Bear markets usually end when folks simply refuse to believe positive economic news, having been burned too hard and often previously (a bit like a discrepancy between company performance and share price performance where the company is growing its retained earnings).
We’re not nearly at that point yet.
4. Bear markets usually do not last only one month.
Bear markets tend to go for longer than you expect, and so we don’t think we are there yet given it’s been only one month.
5. The auto industry starts to increase sales due to reduced prices.
We suspect this might be a while away, too, since Aussie households carry considerable debt, while we also recently went through a prolonged boom period for new motor vehicle sales.
Only relatively recently did Aussie consumers start to ease their collective foot off the pedal, so to speak.
6. One leading indicator is that copper prices start to improve, and that commodities more broadly begin to pick up.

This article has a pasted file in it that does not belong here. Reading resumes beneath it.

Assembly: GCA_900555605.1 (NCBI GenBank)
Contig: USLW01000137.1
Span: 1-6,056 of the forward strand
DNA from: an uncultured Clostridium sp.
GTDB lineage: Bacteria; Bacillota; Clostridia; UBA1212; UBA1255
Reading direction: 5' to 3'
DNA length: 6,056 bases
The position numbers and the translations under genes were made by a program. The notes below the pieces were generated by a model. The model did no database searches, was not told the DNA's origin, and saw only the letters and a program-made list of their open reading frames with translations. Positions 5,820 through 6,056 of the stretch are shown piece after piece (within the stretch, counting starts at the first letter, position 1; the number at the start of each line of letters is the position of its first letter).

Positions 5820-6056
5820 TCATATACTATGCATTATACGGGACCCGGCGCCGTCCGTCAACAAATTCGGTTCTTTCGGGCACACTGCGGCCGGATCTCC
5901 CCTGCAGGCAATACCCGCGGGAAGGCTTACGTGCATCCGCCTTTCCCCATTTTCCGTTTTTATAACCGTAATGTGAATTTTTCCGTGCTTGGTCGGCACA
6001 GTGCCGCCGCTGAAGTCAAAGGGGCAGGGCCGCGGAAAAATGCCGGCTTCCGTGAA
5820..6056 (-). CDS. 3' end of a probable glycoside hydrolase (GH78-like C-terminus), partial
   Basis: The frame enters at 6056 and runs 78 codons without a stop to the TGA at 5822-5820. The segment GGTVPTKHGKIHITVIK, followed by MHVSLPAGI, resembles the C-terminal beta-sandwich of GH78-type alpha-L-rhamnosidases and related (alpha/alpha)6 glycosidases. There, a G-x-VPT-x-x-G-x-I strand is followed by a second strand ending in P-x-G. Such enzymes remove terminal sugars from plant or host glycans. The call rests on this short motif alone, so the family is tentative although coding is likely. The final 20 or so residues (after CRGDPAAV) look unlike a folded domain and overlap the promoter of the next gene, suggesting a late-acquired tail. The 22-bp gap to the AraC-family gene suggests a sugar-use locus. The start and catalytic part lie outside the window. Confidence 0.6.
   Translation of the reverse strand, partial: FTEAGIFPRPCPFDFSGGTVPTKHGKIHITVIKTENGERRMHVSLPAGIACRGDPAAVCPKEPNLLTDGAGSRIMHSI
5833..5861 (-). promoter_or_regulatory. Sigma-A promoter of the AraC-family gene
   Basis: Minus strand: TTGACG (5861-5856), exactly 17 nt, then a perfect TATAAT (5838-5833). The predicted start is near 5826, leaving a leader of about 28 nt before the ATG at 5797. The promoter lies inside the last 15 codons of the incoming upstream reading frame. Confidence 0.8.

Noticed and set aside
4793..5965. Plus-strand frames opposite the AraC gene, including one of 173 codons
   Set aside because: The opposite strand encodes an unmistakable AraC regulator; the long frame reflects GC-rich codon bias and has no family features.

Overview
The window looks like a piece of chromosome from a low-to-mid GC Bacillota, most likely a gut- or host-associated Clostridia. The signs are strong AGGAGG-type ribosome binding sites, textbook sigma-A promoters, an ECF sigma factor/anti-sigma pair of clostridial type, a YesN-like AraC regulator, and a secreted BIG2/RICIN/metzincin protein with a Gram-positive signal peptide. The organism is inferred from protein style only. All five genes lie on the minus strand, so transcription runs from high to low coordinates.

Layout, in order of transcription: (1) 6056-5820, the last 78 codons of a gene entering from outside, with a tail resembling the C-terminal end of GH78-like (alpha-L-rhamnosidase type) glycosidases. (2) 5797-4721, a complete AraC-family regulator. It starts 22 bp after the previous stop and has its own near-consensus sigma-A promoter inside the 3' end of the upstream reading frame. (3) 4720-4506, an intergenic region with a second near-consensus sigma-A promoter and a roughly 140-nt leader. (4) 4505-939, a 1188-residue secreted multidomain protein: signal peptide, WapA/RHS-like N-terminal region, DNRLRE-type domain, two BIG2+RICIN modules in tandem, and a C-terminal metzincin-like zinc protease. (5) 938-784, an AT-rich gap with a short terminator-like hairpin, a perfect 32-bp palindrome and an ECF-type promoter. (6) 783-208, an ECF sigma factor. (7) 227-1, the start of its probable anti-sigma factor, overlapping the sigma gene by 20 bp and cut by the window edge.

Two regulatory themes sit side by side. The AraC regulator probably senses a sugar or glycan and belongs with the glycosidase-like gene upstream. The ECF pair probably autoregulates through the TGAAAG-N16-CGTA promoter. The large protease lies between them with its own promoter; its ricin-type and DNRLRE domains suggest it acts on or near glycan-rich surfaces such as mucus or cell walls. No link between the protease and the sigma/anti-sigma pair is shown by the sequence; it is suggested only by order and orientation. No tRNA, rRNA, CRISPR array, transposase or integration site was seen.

This is not happening yet, but it could be argued that at some time in the future oil will bounce and demand will improve in a bid to catch up for lost time.
We also believe that governments will spend up big over the coming years in order to build, repair, and replace our ailing infrastructure assets, which have been allowed to run down due to constrained government budgets.
These projects will also be great job generators thereby increasing demand for a range of products and services.
7. One important flag is the market in general stops falling on negative news.
The idea here being that only bad news becomes the norm and to be expected, and by that point there are few who believe things might be improving (even when they actually are).